After a year of hard work, the WashU Racing team placed in the top third of 115 teams at the Formula SAE 2015 Collegiate Design Series last month in Michigan.
The WU Racing team prepares for one of its driving tests at the 2015 Formula SAE Collegiate Design Series in Michigan.
Overall, the team placed 39th based on the results of seven individual competitions, including four events that involve driving the car, as well as three events that focus on design, engineering, marketing and business. About 19 students attended the competition, held May 13-16 at the Michigan International Speedway and sponsored by SAE International.
The competition is based on a fictitious manufacturing company charging each team to design and build a Formula-style race car.
The competition evaluates all aspects of the prototype car, including on-track performance, marketability, manufacturability, engineering design and cost efficiency. Its judges are professionals from the motorsports and vehicle manufacturing industries.
Nick Strahan, incoming president of the team and a rising senior majoring in mechanical engineering with a minor in jazz studies, said the team performed best in the acceleration challenge, in which judges record the time it takes the vehicle to travel 75 meters from a standing start. Other events included one that tests the car's ability to corner, a time trial and a 22-kilometer endurance run. After the endurance run, judges also record the car's fuel efficiency.
While there were few problems the team had to address, Strahan said the team did as well as expected.
"Everyone on the team did a fantastic job," he said. "Our goal for next year is to perform even better."
While the design and performance of the car are big factors in the competition, so is time management, Strahan said. In addition, the competition teaches students to be ready for anything.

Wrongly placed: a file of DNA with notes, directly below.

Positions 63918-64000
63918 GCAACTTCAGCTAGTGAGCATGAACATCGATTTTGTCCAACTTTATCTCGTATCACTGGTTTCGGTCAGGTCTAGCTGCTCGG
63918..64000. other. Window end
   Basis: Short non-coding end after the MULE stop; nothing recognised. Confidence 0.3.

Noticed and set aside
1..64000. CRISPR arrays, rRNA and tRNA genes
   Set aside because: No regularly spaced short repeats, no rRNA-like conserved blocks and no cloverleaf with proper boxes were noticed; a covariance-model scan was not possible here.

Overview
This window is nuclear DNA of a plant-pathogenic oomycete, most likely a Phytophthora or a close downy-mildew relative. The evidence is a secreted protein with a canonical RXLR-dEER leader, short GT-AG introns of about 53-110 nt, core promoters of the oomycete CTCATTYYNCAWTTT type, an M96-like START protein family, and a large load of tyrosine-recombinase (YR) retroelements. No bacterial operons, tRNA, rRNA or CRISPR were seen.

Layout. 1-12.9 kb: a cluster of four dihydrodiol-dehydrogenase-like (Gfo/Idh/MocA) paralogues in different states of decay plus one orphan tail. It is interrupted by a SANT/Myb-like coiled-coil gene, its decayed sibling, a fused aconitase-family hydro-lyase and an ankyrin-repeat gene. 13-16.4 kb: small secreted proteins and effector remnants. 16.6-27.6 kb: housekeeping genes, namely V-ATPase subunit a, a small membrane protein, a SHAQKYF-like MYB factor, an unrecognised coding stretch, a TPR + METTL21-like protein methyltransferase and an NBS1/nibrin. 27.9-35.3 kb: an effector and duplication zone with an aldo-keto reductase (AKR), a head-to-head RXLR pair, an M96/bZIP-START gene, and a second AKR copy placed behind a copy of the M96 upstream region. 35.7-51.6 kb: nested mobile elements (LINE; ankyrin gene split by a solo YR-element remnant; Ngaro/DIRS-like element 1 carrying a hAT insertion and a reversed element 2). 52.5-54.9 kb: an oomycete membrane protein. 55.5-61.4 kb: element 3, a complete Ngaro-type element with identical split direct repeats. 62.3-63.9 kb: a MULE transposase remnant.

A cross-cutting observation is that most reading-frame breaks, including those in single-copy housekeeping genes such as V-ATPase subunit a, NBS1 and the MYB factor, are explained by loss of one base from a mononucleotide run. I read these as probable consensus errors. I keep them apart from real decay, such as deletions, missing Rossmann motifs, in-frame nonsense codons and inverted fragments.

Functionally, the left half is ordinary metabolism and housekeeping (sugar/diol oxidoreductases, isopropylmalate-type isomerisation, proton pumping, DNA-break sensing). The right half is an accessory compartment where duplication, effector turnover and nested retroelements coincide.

Because of a recently revised SAE rule regarding engine noise, the team initially failed the noise test by just two decibels. Team members worked quickly to solve the issue, first trying a steel silencer to break up the plain wave. When that failed, they tried to add baffles to reflect the sound into the muffler packing. Finally, they added packing to the muffler, which allowed them to pass the noise test.
"That's what's so great about this competition: You have to be able to think on your feet and come up with quick solutions," Strahan said.
"Of course it's all about design and preparation as well, but when it comes down to crunch time at competition, you have a day to do this crazy fix on your car and come up with as many ways to get it done correctly."
Kenneth Jerina, DSc, the Earl E. and Myrtle E. Walker Professor of Engineering and associate department chair for mechanical engineering and the team's faculty adviser, said it takes a lot of knowledge and skills to build a high-performance vehicle in one year.
"The team has done a fantastic job of bringing together students from different disciplines and transitioning leadership roles and skills from the graduating seniors to the freshmen, sophomores and juniors," Jerina said. "Pat Harkins (lab technician in mechanical engineering) provides his wealth of experience working with cars as well as space in the machine shop and is always important in the team's success."
The team is looking for new members after losing several key members who graduated in May, including the team's outgoing president, Jimmy Stillson, who earned a degree in mechanical engineering with a minor in energy engineering. While much of the manufacturing work is done in the spring semester, most of the design work takes place in the fall semester, so there is work to do year-round, he said.
"We want to expand the number of students on the team so we can spread out the work," Strahan said. "Our strategy is to try to get a lot of work done early, with more people, it will be easier."
If interested in joining or sponsoring WashU Racing, visit the team's website or contact Strahan at email@example.com.